My dog Sammy’s water bowl buzzed with activity yesterday morning. When I went to fill it with fresh water, I noticed a honeybee had fallen in. In its attempt to free itself from the sticky surface tension of the water’s surface, the bee’s wingbeats created a spectacular pattern of repeating waves on the water’s surface. I went and got the camera, took a few photos and then offered a blade of grass to the bee, which it quickly grabbed with its forelegs, allowing me to lift it from the bowl. The bee that lived got me thinking about waves and light. For that I’m as thankful as he was.
A honeybee’s wings beat about 200 times per second or in scientific terms 200 Hertz (200 cycles per second). Since the human ear can pick up sounds as low as 20 Hertz, we can easily hear a bee buzz by. Mosquitos beat their wings at a higher frequency – some 600 Hertz – which is why they sound higher pitched to our ears. The more beats per second, the higher the frequency and the shriller the sound.
Light like sound also is made of waves, but while sound waves are compressions (peaks) and relaxations (troughs) of air, light is an electromagnetic wave composed of alternating electrical and magnetic fields. Light doesn’t need a medium for travel. It zooms through a vacuum as happily as through water, glass or air. Sound requires a medium, either air, liquid or solid, for it to register in your ear. We don’t often think of it, but sound travels very well through solids. I remember as a kid putting my ear to the iron rails to anticipate a train coming before I could see it. Then we got our pennies ready, so the train could flatten them into little pancakes.
Despite their differences, sound and light still both waves that behave like waves of water with repeating peaks and troughs. Like the honeybee’s wings stroking the water, light “beats” or has a frequency, too that depends upon its color. If you think a mosquito is high-pitched, light will blow you away. Red light has a frequency of 430 trillion Hertz and and violet light 750 trillion Hertz. That’s right – when you shine a flashlight, 750 trillion wave crests pass through a given point in space every second. That’s some buzz!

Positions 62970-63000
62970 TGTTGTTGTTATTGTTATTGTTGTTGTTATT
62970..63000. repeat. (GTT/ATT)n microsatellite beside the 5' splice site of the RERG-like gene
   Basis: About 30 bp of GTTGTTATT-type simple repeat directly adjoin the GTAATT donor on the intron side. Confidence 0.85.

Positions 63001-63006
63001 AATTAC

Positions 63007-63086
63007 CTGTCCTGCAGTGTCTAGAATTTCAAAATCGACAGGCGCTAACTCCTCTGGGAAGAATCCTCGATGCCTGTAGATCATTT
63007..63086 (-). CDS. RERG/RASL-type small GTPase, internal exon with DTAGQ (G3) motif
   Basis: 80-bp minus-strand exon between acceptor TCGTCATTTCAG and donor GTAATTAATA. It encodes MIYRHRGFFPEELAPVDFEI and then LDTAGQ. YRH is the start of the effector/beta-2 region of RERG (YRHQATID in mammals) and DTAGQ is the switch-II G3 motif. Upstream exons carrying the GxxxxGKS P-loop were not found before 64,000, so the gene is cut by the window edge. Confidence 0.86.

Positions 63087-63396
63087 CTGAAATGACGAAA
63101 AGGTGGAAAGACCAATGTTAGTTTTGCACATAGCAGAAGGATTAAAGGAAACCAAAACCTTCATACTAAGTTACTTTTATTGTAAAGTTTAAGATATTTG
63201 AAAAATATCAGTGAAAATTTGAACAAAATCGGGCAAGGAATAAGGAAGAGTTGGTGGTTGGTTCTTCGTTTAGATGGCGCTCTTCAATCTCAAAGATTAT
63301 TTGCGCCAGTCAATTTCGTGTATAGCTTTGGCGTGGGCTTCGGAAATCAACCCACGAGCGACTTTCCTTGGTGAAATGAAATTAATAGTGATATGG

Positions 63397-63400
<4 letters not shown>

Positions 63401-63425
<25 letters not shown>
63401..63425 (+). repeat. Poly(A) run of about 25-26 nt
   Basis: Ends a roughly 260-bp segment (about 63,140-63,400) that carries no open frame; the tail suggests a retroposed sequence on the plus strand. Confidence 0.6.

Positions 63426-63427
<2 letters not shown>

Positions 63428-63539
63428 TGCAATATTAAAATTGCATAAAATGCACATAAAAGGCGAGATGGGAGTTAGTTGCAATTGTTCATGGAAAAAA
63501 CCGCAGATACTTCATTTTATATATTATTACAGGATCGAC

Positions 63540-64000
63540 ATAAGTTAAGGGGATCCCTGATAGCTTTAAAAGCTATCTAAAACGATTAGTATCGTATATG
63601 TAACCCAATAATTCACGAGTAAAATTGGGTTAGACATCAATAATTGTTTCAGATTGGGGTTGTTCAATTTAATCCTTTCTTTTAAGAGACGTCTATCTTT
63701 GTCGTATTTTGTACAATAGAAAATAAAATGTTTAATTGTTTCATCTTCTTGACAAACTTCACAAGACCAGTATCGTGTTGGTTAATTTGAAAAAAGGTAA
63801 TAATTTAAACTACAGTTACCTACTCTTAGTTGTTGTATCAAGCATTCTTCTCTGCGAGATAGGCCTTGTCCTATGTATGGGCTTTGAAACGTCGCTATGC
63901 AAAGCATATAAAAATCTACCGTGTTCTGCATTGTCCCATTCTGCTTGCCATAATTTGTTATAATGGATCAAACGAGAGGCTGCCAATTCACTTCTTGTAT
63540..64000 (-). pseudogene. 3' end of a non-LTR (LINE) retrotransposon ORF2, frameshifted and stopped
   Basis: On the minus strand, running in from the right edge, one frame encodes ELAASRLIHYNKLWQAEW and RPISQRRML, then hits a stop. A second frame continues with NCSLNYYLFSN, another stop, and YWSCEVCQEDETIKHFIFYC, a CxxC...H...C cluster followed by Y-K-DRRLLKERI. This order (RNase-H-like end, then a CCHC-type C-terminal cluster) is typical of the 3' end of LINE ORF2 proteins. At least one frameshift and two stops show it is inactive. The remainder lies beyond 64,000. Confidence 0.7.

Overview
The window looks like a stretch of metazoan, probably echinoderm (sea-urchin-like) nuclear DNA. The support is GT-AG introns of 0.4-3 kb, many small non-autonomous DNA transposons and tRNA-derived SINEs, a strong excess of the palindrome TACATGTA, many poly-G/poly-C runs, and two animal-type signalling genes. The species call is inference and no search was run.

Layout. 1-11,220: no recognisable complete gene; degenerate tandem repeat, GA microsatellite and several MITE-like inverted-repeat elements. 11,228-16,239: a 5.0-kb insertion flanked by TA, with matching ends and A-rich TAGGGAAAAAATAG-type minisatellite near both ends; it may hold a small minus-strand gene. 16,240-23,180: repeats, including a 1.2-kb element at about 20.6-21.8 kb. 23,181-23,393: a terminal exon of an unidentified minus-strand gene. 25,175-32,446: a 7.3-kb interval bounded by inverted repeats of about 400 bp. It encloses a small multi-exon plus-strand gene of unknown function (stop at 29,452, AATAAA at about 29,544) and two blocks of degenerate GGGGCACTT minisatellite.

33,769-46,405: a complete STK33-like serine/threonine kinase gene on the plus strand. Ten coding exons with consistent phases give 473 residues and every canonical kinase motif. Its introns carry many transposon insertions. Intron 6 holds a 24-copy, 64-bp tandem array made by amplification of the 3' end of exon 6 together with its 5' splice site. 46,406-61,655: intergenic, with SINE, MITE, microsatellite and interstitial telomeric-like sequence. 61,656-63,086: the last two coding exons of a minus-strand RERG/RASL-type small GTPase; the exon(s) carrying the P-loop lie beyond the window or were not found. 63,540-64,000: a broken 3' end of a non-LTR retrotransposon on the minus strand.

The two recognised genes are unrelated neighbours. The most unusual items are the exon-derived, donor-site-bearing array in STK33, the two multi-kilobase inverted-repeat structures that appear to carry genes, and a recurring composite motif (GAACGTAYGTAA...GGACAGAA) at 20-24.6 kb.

And since visible light is only a small part of the entire light or electromagnetic spectrum, those numbers go much higher as we move toward ultraviolet, X-rays and gamma rays. The higher the frequency the light, the more energy it packs, too. That’s why ultraviolet light can burn and damage skin. Light that vibrates at fewer cycles per second than visible light packs less punch. Infrared light, which we sense as heat, as well as radio waves are its most familiar forms.
While we’re on the topic of light, our big, bright sun let loose a powerful M-class flare early this morning. It was centered in the large sunspot region numbered 1283 in the photo above. Since this spray of sub-atomic particles from the flare is directed toward Earth, auroras are a possibility in the nights ahead. I’ll be monitoring solar weather forecasts to let you know if anything might materialize.